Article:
File(s) under permanent embargo
From water-use to water-scarcity footprinting in environmentally extended input–output analysis
journal contributionposted on 2018-05-18, 00:00 authored by B G Ridoutt, Michalis HadjikakouMichalis Hadjikakou, Brett BryanBrett Bryan, M Nolan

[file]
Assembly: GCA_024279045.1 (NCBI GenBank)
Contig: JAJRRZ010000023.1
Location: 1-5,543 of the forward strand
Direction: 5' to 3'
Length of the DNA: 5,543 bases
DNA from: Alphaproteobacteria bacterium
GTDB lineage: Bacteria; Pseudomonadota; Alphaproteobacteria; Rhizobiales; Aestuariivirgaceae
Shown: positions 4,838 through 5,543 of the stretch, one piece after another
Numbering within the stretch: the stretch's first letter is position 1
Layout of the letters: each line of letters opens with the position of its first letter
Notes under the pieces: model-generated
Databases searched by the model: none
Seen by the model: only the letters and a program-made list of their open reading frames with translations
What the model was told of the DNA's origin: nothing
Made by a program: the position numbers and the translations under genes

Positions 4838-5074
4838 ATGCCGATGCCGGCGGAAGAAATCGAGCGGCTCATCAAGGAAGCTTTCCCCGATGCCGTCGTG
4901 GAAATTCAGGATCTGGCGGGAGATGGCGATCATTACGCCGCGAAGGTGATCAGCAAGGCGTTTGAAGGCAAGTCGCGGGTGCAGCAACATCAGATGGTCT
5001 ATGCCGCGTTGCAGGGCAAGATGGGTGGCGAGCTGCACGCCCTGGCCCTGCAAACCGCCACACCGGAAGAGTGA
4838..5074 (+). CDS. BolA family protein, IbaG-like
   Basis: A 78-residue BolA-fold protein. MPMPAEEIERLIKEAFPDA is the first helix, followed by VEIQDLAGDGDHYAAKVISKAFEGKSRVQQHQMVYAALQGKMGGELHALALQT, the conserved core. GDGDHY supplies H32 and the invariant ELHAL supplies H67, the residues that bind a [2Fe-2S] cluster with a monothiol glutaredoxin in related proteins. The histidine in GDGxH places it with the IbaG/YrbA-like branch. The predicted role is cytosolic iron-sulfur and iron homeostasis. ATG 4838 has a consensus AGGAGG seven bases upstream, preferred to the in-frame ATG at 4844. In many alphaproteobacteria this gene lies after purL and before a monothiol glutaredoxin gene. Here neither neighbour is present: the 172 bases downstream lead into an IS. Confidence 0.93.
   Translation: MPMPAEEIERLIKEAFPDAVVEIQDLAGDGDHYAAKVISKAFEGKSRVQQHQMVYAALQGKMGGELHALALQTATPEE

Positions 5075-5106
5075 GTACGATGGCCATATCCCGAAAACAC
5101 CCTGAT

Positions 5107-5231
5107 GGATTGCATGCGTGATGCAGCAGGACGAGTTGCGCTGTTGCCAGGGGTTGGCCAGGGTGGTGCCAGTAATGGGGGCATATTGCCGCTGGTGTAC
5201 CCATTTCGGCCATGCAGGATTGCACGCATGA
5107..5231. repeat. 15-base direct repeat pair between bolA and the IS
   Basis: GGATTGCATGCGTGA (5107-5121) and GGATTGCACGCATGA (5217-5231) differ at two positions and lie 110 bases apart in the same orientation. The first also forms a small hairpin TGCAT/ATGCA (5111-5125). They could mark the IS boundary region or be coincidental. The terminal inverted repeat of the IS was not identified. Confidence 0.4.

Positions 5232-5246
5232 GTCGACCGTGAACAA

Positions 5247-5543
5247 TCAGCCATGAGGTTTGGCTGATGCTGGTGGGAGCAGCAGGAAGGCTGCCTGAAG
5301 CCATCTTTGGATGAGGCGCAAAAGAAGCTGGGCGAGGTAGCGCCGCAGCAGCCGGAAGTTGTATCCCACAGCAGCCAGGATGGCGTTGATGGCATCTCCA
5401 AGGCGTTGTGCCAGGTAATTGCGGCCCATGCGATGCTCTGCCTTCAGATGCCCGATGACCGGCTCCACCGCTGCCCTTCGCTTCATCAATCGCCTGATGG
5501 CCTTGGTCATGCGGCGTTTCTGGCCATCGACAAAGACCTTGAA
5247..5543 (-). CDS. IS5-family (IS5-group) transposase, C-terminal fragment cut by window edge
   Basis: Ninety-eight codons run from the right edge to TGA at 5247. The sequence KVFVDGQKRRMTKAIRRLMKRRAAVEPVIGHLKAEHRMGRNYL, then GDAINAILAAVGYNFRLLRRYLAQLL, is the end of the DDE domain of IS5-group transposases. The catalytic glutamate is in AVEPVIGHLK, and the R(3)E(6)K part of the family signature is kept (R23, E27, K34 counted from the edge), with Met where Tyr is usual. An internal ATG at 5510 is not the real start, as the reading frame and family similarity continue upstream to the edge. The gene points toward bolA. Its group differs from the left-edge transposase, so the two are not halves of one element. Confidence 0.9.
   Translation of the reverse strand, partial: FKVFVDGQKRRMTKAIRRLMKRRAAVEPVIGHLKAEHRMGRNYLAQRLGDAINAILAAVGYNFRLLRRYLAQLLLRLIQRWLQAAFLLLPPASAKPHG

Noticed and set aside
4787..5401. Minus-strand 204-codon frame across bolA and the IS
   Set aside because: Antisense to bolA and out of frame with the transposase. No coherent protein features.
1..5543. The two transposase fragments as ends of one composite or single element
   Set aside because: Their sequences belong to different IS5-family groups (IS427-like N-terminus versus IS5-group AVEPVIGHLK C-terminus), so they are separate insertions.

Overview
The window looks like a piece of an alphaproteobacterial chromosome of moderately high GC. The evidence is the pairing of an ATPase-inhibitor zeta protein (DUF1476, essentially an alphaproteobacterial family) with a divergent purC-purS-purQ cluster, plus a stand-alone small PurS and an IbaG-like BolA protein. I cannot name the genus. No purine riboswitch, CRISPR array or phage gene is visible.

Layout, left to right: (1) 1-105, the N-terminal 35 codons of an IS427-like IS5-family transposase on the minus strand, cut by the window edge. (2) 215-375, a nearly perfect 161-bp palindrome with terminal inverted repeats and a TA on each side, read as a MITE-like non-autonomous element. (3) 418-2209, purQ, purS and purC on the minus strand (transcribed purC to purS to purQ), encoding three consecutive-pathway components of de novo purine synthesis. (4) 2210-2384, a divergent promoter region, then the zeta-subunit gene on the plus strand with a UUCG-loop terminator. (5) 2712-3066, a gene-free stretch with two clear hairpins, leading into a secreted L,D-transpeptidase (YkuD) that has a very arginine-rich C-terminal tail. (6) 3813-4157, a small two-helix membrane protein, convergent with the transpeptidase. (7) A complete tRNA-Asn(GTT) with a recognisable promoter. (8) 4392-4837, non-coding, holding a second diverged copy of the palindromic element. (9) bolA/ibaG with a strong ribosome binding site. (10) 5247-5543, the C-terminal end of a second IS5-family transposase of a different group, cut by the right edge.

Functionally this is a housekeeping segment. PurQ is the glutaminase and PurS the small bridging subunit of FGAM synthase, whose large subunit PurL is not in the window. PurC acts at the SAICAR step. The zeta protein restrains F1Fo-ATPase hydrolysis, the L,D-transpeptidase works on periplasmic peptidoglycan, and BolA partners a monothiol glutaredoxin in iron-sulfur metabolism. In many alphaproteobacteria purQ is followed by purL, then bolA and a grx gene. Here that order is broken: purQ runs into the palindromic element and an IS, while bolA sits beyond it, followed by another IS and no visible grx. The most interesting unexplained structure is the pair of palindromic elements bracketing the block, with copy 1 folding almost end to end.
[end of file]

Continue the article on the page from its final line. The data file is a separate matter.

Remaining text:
Environmentally extended input–output analysis (EEIOA) supports environmental policy by quantifying how demand for goods and services leads to resource use and emissions across the economy. However, some types of resource use and emissions require spatially explicit impact assessment for meaningful interpretation, which is not possible in conventional EEIOA. For example, water use in locations of scarcity and of abundance are not environmentally equivalent. Opportunities for spatially explicit impact assessment in conventional EEIOA are limited because official input–output tables tend to be produced at the scale of political units, which are not usually well-aligned with environmentally relevant spatial units. In this study, spatially explicit water-scarcity factors and a spatially disaggregated Australian water-use account were used to develop water-scarcity extensions that were coupled with a multiregional input–output model (MRIO). The results link demand for agricultural commodities to the problem of water scarcity in Australia and globally. Important differences were observed between the water-use and water-scarcity footprint results as well as the relative importance of direct and indirect water use, with significant implications for sustainable production and consumption-related policies. The approach presented here is suggested as a feasible general approach for incorporating spatially explicit impact assessments in EEIOA.